Border life in DRC

Ms Sri Mulyani Indrawati talking to the women tradersOn May 13, International Alert facilitated a meeting of the World Bank’s Managing Director and Chief Operating Officer, Ms Sri Mulyani Indrawati, with four women cross-border traders in Rubavu district, Rwanda.

Two Rwandese and two Congolese traders had the opportunity to discuss their daily business challenges and needs with Ms Indrawati, including the different types of products they trade, their relationship with traders from the other side of the border and how this trade helps them meet their families’ livelihood needs, including covering medical and educational costs.

The women also talked about the problems they face when crossing the border, the prevalence of informal taxes on the Congolese side, the division of responsibilities within the household, the lack of adequate market infrastructure and their financing needs.

The women traders share their experiences with Ms Sri Mulyani Indrawati

Ms Indrawati listened intently to the traders, who proposed ways in which their conditions of trade could be improved, including the application of the Common Market for Eastern and Southern Africa (COMESA) simplified trading regime (this allows traders to pay no tax on certain goods up to a daily transaction value of $500), establishing a single tax collection point, increasing access to capital for traders, and removing certain non-authorised state services from the Congolese border.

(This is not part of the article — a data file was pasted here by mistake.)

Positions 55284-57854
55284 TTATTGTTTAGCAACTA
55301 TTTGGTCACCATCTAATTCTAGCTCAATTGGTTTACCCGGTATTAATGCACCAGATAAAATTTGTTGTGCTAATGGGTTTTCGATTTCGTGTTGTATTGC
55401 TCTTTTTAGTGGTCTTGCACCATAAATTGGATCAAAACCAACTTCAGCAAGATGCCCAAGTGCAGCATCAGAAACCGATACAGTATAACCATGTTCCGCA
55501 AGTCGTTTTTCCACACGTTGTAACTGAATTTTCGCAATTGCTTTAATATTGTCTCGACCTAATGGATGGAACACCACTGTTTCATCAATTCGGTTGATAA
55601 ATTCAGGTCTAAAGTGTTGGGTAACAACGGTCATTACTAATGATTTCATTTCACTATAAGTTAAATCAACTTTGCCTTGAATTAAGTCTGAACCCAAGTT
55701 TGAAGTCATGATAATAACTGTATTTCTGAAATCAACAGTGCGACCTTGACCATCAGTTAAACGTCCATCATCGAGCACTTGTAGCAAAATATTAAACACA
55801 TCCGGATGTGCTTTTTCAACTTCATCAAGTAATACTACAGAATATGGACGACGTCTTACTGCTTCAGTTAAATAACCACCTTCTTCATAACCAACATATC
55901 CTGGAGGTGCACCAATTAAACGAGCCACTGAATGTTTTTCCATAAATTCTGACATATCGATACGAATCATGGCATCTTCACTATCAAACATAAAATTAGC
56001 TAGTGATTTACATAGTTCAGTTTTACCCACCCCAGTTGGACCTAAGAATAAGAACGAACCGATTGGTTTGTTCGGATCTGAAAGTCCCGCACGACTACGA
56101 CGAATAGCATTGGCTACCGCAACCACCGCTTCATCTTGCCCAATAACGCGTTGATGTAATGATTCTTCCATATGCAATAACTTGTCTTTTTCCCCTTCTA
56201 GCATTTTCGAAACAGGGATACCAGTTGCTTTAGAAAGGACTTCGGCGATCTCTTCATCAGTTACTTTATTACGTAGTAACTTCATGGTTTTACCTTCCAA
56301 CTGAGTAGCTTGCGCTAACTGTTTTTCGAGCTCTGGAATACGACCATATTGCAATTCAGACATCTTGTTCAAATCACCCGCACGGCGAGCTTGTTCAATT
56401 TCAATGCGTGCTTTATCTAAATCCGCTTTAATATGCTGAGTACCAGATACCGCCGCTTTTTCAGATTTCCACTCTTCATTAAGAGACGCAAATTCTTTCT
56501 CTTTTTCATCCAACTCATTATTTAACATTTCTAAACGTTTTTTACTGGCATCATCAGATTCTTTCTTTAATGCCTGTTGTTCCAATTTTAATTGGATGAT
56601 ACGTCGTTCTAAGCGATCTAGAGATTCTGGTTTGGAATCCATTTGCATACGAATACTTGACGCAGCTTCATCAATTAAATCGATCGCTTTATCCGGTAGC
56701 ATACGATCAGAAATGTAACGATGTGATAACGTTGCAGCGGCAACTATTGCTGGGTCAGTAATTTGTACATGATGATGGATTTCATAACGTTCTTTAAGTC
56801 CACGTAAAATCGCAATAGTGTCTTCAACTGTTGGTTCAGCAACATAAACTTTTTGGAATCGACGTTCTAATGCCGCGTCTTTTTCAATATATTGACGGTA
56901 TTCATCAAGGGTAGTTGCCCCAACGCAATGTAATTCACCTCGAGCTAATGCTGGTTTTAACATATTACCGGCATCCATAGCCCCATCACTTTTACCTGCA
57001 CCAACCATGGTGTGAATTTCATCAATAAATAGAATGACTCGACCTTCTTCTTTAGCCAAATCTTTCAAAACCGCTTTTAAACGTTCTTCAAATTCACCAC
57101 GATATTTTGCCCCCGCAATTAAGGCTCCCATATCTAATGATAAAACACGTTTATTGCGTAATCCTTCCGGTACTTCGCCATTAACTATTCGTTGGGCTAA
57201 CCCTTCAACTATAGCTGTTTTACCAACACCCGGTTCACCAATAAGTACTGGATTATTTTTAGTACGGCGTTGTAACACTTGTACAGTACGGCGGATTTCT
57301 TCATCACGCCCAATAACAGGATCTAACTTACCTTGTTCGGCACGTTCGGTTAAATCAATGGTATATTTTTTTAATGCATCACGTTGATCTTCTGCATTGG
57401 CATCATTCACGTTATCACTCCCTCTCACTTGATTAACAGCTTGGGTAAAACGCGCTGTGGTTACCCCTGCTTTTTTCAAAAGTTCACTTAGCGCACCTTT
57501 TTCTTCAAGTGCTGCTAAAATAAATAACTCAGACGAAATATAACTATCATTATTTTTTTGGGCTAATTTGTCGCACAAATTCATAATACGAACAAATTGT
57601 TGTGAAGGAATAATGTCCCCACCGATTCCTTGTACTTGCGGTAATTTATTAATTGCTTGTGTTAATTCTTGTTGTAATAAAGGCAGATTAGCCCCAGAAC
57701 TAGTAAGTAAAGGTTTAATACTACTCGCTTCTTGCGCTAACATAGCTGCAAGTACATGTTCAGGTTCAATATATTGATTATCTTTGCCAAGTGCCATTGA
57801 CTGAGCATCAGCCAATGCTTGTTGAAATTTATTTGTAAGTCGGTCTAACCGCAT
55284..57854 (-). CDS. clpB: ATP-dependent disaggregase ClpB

The traders also highlighted changes that have already happened due to interventions by organisations such as International Alert. Since 2009, Alert has worked to improve the conditions for women trading across borders between Rwanda and DRC, including by training traders in cooperative management and business skills, informing them of their rights, supporting advocacy to improve trade regulations and facilitating dialogue between traders and border agency officials.

Ms Sri Mulyani Indrawati and the women tradersThe four women spoke about being less afraid of confronting border service agents, the improved confidence of traders to advocate for themselves for changes to their working conditions, and improved contacts between Congolese and Rwandese traders via cooperatives, with Rwandese traders providing credit to Congolese traders.

In supporting improved conditions for cross-border trade, Alert seeks to contribute to building trust across conflict divides between traders, as well as strengthening the economic power of these women, who constitute on average 75% of cross-border traders in the region.

This meeting was held near Rwanda’s border crossing with the Democratic Republic of Congo (DRC) commonly known as the ‘petite barrière’.

You can find out more about our work on cross-border trade here.

Human Rights